FI/RE Progress – Metrics and Whatnot

Good Day!

I decided today that I needed to do some high-level analysis on my progress in terms of FI/RE related metrics.

Namely,

    • Increasing income
    • Reducing expenses
    • Increasing savings/investing

You see, I know I’ve increased savings since Oct 2018 when I started this journey. However, I wasn’t convinced the other 2 had actually moved much despite my efforts to try to improve. Unfortunately, my hunch was right.

Thanks to YNAB, I have been able to pull awesome reports indicating my progress month over month, year over year, in very specific detail. Here’s the lowdown.

Income

Since October 2018 to November 2020, family income has trended down slightly. This is due to my COVID layoff in April/May 2020.

Chart showing decline in income
See depressing red trend line

If I remove the month of May 2020 from the data, there is a very very small upward trend. Despite efforts to increase income through a few different side hustle/savings initiatives, the overall family income has not really increased.

Reducing Expenses

Considering the amount of thought and effort I’ve put into reducing the family’s expenses, there has been very little movement here overall. I most-definitely underestimated the cost of big things and the impact those have on spending metrics (such as cars, roofs, etc). I think it would be  worse had I done nothing to optimize of course, but it seems my optimizations don’t have a ton of effect overall.

Note: This includes mortgage principal payments and other debt repayments pre-2020. I’ve considered removing mortgage principal payments from my expenses since I’m gaining equity into my property, but I’m not really sure I want to do that. Something to ponder over the Christmas break.

Expenses displayed as a negative value for visual interest and technical accuracy:

Chart showing expenses staying the same
See flat red trend line for lack of expense improvement

I would say that my compromising on things when it comes to my family has had a significant effect on expenses. For example, we spent 16k on a car that both Hubs and I could agree on. We could have gone with a much less fancy vehicle but we made the leap to get a hybrid for long term savings on fuel, and therefore paid way more for it because the options were so limited in our area. And, taxes. We sure love our taxes here in Canada / my province in particular… My original plan was to buy a beater under 10k.

I am owning this, as I didn’t put my foot down on the budget for a new vehicle. I feel like the health of our relationship partly depends on me being flexible in terms of family spending. And I love our new car and the fact that it’s more environmentally friendly, so there’s that.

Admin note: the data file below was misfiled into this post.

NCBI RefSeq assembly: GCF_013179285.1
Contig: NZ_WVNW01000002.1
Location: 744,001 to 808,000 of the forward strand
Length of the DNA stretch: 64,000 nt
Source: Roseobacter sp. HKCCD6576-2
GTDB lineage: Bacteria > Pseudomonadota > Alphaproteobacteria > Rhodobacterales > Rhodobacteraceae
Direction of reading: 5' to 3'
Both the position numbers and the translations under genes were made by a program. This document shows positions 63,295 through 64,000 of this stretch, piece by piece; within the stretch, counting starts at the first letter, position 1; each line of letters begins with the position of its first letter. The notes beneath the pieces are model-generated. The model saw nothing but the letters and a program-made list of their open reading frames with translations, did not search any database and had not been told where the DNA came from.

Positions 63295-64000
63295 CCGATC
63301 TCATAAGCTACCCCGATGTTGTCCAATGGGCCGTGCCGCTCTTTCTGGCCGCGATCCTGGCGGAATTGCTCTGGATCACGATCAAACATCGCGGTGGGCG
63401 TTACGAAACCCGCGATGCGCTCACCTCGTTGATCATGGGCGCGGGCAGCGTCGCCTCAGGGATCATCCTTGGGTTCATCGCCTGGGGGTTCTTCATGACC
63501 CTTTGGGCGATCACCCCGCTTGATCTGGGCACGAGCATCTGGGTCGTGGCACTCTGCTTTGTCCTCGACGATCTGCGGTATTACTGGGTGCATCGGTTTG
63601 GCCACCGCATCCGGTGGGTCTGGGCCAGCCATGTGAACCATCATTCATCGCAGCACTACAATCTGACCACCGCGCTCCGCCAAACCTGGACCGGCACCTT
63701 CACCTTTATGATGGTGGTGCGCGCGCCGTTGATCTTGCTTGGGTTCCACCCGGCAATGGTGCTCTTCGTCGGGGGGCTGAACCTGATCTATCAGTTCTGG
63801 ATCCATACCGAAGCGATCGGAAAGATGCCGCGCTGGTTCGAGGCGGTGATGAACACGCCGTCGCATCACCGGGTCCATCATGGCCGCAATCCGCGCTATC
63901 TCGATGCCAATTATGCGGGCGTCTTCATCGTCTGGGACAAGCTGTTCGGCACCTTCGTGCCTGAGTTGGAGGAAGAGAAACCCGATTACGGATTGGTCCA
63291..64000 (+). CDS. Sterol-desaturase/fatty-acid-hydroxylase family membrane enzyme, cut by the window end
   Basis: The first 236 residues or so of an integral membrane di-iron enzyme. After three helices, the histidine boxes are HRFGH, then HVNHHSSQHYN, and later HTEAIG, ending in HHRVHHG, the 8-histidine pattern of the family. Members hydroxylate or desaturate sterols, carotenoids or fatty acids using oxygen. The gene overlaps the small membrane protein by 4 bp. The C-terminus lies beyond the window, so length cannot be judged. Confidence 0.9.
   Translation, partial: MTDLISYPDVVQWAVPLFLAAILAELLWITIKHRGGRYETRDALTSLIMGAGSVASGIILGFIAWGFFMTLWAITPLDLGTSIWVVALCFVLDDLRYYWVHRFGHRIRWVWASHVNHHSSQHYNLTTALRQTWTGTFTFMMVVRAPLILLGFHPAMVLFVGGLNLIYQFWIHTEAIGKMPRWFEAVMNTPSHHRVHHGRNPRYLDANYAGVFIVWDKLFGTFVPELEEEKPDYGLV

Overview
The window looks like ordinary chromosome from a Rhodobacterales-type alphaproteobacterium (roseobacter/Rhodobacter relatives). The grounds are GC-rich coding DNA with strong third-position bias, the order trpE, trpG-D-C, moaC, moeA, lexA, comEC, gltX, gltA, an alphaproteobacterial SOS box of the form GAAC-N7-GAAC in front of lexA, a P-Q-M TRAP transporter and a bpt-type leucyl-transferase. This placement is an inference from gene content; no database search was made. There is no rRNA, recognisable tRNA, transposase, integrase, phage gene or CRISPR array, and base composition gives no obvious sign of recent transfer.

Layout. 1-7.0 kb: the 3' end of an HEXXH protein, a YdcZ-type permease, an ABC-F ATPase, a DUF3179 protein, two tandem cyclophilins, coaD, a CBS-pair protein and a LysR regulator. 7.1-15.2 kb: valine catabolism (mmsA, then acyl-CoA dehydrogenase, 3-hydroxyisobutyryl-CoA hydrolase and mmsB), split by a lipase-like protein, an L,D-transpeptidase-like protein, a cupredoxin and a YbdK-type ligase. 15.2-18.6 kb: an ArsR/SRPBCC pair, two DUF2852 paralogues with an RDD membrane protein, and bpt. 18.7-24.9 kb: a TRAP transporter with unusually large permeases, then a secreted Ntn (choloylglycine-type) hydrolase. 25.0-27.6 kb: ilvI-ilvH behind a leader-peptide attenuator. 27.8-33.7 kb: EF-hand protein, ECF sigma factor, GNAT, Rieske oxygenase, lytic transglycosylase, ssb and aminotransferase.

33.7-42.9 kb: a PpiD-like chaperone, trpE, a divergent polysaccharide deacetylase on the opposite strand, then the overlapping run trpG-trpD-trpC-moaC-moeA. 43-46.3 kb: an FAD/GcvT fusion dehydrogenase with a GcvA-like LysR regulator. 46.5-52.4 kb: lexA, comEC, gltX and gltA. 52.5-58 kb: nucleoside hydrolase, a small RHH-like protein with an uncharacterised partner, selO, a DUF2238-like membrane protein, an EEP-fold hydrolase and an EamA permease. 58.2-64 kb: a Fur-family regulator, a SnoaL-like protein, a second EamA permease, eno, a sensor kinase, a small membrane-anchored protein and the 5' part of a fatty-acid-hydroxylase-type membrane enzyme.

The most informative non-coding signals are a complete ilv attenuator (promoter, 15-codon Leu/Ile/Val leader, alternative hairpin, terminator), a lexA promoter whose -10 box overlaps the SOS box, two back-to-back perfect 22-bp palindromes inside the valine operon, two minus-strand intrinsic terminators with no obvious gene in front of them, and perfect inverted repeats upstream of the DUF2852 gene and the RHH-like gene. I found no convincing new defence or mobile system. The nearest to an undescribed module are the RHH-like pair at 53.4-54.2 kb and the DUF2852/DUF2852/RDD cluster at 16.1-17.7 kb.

On the bright side we’ve had no lifestyle inflation. Yay us!

Savings

After paying off all debt except our mortgage in January of 2020, my savings rate increased significantly:

chart showing increase in savings rate
Trendline of awesome in green!

This chart shows my personal savings rate – not the savings rate of my family which I’ve been reporting in my monthly stats. I decided that it is better to report on my own savings rate separately to measure my path to FI/RE, since Hubs has a pension and I really cannot rely on that to fund my own retirement. in the New Year, I’ll be tracking this separately to ensure I continue to make improvements.

Summary

This was a hard post to write. I wish that I had better news for myself in terms of widening the gap. At least we’ve gotten rid of our non-mortgage debt which is a great first step towards FI/RE.

Over the holidays I want to think long and hard about how the heck I’m going to make improvements. If we are unable or unwilling to reduce expenses, then the only other option is to increase income to have more to save and invest.

I’ve decided this is not a post to solve my problems, but instead a post to lay them on the table for consideration. I don’t actually know what to do next, but I expect it will involve some discussion with Hubs to show him the data and obtain his feedback.

-T

4 Replies to “FI/RE Progress – Metrics and Whatnot”

  1. Nice metrics to pull out of YNAB. At least you’re further ahead than many, just by taking the time to have a look at all the numbers. From an outsiders point of view, I think you have taken a lot of great steps forward. Paying of the debt and increasing your personal savings are great accomplishments. Now that you’re trending in the right direction with savings, it just takes time. Don’t go crazy trying to over optimize yourself. The growth is slow at the beginning, but it speeds up as compounding has time to work. Hope you all have a Merry Christmas! Looking forward to the kitty in the tree calendar for next year. LOL

    1. The funny thing was, I thought I WAS optimizing expenses! But in the end, my expenses really haven’t changed much after a few large purchases. I’m interested to see how things go after a couple more years of data. Maybe I need to ask for a bigger raise…I like the kitty calendar idea! Totally going to do that, hahah.

  2. Hi T,
    Don’t be so hard on yourself. You are making progress! I feel the same way in so many aspects. I’m doing stuff, but it feels like it’s not enough. Putting the throttle down would uproot my wife immensely. This hits home for me – “I feel like the health of our relationship partly depends on me being flexible in terms of family spending.”
    I tried too hard to get her on board and it backfired. Now I try to frame spending as a value judgement. It’s OK to spend, if we are going to enjoy it, use it, make our lives better.

    1. Yep, accommodating family is a sacrifice to FI but worth it 😊. I’ve only been doing this for two years and it’s a really long game so I need to keep that at the forefront. We can do this!

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